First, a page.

Red mud – a strongly alkaline, potentially toxic slurry generated in huge quantities by aluminium production – could be transformed into a safe, useful building material using a new hydrogen plasma-based reduction process. The method, developed by researchers in Germany, offers a green source of iron that could be used in steelmaking, and it could also be used to extract other valuable rare-earth metals.
Aluminium is one of the most in-demand materials on Earth, used in everything from civil engineering structures and lightweight vehicle bodies to food packaging. To produce metallic aluminium, alumina (aluminium oxide) must first be purified from the sedimentary rock bauxite. This is usually accomplished using the Bayer process, of which the first step involves heating with sodium hydroxide to dissolve the alumina, forming sodium aluminate. Red mud is the byproduct, and the backlog of around 4.5 billion tonnes grows by 180 million tonnes each year. ‘In some countries it’s absolutely shocking – they just pour it straight into the jungle,’ says Dierk Raabe at the Max Planck Institute for Iron Research in Düsseldorf. ‘In Europe we put it into huge basins.’ In 2010, the collapse of one of these basins led to an infamous disaster in Hungary that caused 10 deaths and cost nearly £100 million to clean up.
There is practically no industry recycling of the red mud, notes Raabe. Efforts to develop such processes involve sintering the material into ceramics that can be used in construction. But at present only 3% of the material is recycled – something Raabe is keen to change. ‘In principle, we say you want to extract all the metal value of it,’ he says.
The exact composition of red mud varies depending on the bauxite source: it often contains traces of valuable rare-earth metals such as yttrium and scandium and potentially toxic heavy metals such as cadmium and chromium as well as unreacted alumina. One constant, however – and the source of the red colour – is the most widely used metal in the world: iron. The production of iron is also a severe sustainability problem because producing it from iron ore involves the use of coke as a reductant, which releases huge amounts of carbon dioxide.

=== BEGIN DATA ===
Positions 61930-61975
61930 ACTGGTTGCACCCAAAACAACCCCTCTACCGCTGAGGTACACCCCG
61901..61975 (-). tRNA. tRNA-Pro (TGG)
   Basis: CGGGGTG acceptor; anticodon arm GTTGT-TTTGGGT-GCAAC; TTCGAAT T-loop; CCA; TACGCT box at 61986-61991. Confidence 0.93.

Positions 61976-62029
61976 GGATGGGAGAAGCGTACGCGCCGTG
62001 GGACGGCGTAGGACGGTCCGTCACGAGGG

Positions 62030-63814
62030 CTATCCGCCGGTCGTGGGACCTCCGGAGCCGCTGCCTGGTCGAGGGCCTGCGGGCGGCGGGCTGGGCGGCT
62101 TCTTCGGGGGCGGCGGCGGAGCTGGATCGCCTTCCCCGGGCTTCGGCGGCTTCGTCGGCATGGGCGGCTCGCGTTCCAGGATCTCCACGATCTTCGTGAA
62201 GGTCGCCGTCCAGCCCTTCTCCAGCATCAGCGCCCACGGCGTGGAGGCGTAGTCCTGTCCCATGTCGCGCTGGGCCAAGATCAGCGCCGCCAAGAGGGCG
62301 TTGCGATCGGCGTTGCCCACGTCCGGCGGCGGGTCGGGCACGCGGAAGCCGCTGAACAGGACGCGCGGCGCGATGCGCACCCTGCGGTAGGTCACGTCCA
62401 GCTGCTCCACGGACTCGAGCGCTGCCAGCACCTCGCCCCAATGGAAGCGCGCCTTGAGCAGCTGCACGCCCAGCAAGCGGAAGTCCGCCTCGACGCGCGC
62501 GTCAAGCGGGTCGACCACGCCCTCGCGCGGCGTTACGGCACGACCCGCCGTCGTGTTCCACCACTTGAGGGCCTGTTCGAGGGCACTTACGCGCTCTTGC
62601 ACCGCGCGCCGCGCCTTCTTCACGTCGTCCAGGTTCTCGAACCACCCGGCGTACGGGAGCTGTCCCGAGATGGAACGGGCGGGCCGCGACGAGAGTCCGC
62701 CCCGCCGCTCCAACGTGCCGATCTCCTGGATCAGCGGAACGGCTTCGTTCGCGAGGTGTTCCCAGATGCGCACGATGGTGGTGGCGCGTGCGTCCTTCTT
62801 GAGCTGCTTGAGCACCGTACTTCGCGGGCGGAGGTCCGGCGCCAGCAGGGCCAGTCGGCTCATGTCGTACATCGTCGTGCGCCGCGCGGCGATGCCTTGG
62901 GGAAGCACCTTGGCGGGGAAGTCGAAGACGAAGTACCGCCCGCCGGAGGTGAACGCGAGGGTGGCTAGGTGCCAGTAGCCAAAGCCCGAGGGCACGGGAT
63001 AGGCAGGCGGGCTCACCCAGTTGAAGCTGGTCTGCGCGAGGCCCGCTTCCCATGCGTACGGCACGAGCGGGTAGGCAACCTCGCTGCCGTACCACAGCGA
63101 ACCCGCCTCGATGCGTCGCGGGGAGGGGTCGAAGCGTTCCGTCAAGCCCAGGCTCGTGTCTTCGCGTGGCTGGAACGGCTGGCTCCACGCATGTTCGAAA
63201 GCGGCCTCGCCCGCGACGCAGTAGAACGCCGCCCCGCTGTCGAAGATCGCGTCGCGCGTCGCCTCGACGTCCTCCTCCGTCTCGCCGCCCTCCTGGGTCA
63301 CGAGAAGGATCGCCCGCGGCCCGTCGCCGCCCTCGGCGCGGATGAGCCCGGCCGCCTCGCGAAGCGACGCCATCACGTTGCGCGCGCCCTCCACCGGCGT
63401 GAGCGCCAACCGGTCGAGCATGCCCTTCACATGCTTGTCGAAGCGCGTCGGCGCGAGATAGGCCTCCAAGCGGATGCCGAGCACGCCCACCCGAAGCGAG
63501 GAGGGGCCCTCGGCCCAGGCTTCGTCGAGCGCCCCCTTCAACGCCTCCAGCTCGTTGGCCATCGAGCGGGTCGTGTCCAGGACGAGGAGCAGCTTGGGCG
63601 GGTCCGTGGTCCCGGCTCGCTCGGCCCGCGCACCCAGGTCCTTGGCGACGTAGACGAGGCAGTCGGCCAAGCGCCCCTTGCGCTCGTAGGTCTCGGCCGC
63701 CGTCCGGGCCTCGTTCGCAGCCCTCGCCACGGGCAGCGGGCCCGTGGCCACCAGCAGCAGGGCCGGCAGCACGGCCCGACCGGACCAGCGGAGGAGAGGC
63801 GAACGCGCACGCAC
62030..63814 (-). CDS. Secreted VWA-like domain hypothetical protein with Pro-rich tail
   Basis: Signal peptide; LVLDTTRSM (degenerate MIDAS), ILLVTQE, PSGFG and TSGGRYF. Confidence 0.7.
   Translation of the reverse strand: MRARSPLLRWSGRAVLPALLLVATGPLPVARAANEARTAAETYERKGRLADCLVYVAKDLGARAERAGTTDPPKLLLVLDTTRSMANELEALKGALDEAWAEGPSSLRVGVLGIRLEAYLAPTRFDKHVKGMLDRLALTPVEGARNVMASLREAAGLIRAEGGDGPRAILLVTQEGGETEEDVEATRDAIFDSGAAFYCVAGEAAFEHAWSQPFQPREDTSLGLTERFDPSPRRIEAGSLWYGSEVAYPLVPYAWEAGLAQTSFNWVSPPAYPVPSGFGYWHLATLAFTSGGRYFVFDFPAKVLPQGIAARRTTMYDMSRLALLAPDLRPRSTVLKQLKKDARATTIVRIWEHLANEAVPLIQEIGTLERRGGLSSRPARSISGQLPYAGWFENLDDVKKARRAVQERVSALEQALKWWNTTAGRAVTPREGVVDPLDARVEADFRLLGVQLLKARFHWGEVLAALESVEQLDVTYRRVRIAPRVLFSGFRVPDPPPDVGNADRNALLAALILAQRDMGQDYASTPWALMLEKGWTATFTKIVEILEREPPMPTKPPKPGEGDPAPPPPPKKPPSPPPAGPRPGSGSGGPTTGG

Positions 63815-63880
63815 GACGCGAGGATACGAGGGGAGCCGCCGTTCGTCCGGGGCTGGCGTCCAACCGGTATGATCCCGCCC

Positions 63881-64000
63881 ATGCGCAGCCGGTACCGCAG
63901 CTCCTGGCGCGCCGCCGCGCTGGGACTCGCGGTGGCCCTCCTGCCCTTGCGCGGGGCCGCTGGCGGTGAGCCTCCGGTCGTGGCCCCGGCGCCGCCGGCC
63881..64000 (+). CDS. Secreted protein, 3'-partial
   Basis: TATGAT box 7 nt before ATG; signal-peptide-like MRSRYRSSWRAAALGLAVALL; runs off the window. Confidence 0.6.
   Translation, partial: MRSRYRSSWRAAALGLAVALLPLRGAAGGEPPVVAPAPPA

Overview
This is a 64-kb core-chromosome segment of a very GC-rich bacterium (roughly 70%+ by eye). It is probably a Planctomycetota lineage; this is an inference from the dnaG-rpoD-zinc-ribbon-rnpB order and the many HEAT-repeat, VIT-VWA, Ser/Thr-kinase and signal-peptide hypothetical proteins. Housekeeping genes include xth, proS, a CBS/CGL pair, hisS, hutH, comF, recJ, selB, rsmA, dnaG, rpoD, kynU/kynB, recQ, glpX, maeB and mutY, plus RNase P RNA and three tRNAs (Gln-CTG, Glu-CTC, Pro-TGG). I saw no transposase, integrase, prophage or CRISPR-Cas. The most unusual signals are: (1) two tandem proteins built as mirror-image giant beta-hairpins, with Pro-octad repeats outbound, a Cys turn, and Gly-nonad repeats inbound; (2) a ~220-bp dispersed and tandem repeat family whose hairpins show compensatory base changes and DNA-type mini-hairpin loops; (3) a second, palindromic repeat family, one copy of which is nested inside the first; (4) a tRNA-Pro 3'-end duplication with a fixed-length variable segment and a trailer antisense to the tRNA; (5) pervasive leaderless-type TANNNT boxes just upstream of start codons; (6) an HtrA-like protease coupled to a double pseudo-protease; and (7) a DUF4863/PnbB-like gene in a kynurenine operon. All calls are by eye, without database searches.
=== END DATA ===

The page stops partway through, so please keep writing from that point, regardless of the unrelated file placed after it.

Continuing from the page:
A carbon-free process that reduced red mud to release the iron would therefore offer a tantalising bipartite solution, and is something Raabe’s team aims to achieve using plasma chemistry. The researchers placed red mud samples in an electric arc furnace before injecting a mixture of hydrogen and argon. They then used a 200A discharge to simultaneously melt the sample and ionise the hydrogen, forcing it to react with the iron. The resulting metallic iron, which chemically partitioned from the oxide byproducts, was purer than from a typical blast furnace and could be used directly for steelmaking. After the researchers repeated the procedure six times, they extracted 2.6g of metallic iron from 15g of red mud – around 98% of the theoretical limit.
The ‘real breakthrough’, explains Raabe, is the selective reduction of a complex mixed phase oxide such as red mud and extraction of a single, almost pure target product. ‘We did a couple of thermodynamic calculations to show in which excitation energy spectrum we had to work to carve out the iron and not the other elements,’ he says. ‘Iron is the easiest to extract material.’ In future, Raabe says he would like to extend the technique to see whether the trace rare-earth elements present in some red muds can also be extracted.
The process could be highly energy efficient, says Raabe, because the reaction between hydrogen radicals and oxides is exothermic. Therefore, once the plasma is ignited, the reaction supplies the energy to keep the oxides molten and the only energy input needed is the electricity to maintain the arc. Unlike coke, this can be produced renewably. If the hydrogen is also renewable, the process becomes truly zero carbon, but Raabe acknowledges that to produce all the steel required each year by this process would require 10,000 times more green hydrogen than is currently available globally. However, he points out that the use of a plasma process uses as little hydrogen as possible by maximising its reactivity. He also believes that the potential to renewably produce a valuable end product at all could help to make the detoxification of red mud economically viable.
Ray Peterson, Director of Technology at the US aluminium recycling company Real Alloy, is impressed by the science but cautions that the process is still a long way from industrial application. ‘They have shown the process is possible, they have a byproduct that appears to be inert, they’re getting iron metal out, so that’s all good,’ he says. ‘To make the process work they’re going to need cheap electricity and cheap hydrogen, which everybody wants right now, but is not available,’
‘The problem is you’re competing against conventional processes already out there for making iron,’ adds Peterson. ‘Granted, they all have a carbon footprint, but until we get a carbon tax or some other incentive to go down this route [the opportunities for using this process are ] probably going to be limited,’ he concludes.
M Jovičević-Klug et al, Nature, 2024, DOI: 10.1038/s41586-023-06901-z